Netflix Wants Women Creators To Be More Than Trailblazers

Priah Ferguson
Priah Ferguson remembers the very first time she saw herself on screen. She was 5 years old, watching Tyler Perry’s 2007 movie Daddy’s Little Girls, and mesmerized by China Anne McClain. 
“It felt like I was watching myself,” she told Refinery29 on a recent phone call. “I had a connection with the McClain sisters through the screen. I felt like they were telling my story. They looked like me, too, so that’s what made me more connected to it, and made the story more believable and relatable.”
Now 14, Ferguson plays that same role for many young Black girls. Her character Erica Sinclair on Neflix’s Stranger Things was the breakout star of the show’s third season, and Ferguson says she’s been contacted by many fans who felt moved by what they saw. 
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“Erica has confidence and brings a lot to the table. She doesn’t just present herself as small, where you get the perception that she needs to rely on boys. She’s a true problem solver. That’s why I think young girls saw themselves in her,” she said. 
The importance of seeing oneself counted and depicted in mainstream pop culture is at the heart of Netflix’s new initiative, $100 million Fund for Creative Equity, announced last week in the wake of a study by Dr. Stacy Smith of the USC Annenberg Inclusion Initiative. The research, funded by Netflix as a means of accountability, tracks the streaming service’s performance in providing diversity in front of and behind the camera. Netflix has pledged to spend $20 million a year over five years with the goal of creating more inclusive pipelines to give tangible opportunities to a wider array of voices. How does this affect us, the viewer? It means that young girls like Priah Ferguson will be far more likely to see themselves on screen.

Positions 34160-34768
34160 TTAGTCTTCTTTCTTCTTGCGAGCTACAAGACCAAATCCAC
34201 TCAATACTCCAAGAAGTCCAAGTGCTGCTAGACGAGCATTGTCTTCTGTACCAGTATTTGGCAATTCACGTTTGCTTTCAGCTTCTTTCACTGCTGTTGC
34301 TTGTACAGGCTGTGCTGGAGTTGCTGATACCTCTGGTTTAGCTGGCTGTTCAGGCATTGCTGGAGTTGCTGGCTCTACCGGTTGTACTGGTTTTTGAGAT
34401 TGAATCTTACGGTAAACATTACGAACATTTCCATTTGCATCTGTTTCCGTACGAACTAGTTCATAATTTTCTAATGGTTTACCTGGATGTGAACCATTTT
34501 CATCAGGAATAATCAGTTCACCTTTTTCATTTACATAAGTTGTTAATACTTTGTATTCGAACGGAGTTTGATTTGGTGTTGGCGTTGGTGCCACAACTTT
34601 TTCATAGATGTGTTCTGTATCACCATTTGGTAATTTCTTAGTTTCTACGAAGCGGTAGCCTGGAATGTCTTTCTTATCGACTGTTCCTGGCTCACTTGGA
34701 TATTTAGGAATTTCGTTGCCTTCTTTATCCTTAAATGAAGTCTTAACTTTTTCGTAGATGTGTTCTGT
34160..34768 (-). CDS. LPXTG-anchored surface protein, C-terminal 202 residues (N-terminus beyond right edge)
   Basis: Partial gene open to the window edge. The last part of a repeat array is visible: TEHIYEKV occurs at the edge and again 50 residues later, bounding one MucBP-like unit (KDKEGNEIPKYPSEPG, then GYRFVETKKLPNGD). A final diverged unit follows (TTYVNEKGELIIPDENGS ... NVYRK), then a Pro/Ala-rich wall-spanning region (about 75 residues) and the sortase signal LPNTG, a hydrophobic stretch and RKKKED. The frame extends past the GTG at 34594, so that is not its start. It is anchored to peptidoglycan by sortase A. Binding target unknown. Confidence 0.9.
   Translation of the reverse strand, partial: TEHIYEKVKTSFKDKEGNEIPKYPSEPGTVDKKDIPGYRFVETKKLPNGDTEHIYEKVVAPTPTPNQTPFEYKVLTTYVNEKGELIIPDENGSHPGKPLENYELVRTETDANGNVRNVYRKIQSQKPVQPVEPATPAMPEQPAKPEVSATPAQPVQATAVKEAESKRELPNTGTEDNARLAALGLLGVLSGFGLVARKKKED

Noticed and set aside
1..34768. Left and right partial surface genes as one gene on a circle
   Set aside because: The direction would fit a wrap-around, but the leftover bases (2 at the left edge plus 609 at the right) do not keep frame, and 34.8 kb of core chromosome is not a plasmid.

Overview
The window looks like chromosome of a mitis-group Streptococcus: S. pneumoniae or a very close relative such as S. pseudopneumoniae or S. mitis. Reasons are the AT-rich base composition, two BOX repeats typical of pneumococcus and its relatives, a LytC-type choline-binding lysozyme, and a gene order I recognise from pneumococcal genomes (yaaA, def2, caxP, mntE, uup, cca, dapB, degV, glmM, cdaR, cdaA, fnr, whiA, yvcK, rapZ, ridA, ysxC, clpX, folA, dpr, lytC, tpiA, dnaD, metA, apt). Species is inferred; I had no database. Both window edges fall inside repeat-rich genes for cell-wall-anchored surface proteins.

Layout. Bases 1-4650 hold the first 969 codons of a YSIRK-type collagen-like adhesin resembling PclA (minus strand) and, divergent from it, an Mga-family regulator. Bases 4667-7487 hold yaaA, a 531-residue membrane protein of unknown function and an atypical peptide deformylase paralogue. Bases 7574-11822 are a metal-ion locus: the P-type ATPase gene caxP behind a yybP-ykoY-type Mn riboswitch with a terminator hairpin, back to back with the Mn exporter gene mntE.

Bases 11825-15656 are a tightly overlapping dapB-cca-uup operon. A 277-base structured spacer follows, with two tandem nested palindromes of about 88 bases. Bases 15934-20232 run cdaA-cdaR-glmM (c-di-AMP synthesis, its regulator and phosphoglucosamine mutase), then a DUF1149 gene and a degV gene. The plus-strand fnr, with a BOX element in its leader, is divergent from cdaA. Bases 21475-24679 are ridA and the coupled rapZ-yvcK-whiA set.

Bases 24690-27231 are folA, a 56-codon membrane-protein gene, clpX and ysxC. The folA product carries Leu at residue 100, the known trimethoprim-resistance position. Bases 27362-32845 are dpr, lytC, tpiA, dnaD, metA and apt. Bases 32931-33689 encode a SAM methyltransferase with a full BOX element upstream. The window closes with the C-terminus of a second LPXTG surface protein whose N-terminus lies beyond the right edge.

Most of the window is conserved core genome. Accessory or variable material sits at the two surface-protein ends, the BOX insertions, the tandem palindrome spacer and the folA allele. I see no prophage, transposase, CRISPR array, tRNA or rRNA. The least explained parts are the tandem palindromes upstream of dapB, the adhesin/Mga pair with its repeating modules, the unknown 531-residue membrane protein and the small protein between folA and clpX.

On Thursday, Bela Bajaria, Head of Global TV at Netflix, revealed that $5 million of the funds spent in 2021 will go towards programs that help identify, train, and provide work placements for women creatives around the world. Netflix will use this money to create its own programs targeting increased representation, and will also partner with existing international programs. Among the participating organizations are France’s Collectif 50/50, a year-long mentorship program open to women creatives of various ages and backgrounds; Germany’s Into the Wild, a one year program that offers a script-writing bootcamp to 13 women currently enrolled in film school, with the chance to pitch at a festival; Women in Post, an eight-month program that provides training and mentorship in post-production for Canadian women; and Narrative Short Film Incubator for Women of Color, an incubator with dedicated funding by the National Association of Latino Independent Producers for Latinx women and women of color to produce short film projects.

“’Im proud to work at a company that has brought many female firsts to life in front of and behind the camera: the first Indigenous Mexican Academy Award actress nominee; the first Korean female stand-up special; the first Black woman to direct a superhero movie; and the first transgender woman to ink an overall deal with a studio,” Bajaria wrote in her announcement. “But we’re still only just getting started. It’s why I am more determined than ever to ensure that the next generation of female storytellers has more opportunities than the women who came before them.” 
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Bajaria knows what it’s like to be the first in the door. In 2011, she became the first woman of color to run a major TV studio at Universal, before moving to Netflix in 2016. Growing up, she never felt like she saw herself in the shows she loved. 
“My first memory [of feeling seen] was Parminder Nagra was on ER in 2003 — of course, she was a doctor, but I was like, Fine, I’ll take it because at least there’s an Indian woman on-screen,” she told Refinery29 over Google Hangouts ahead of the announcement. Years later, she would pay it forward by helping to make Mindy Kaling’s The Mindy Project a reality. 
“You need the first to have the second,” she said. “Somebody has got to give somebody a shot.”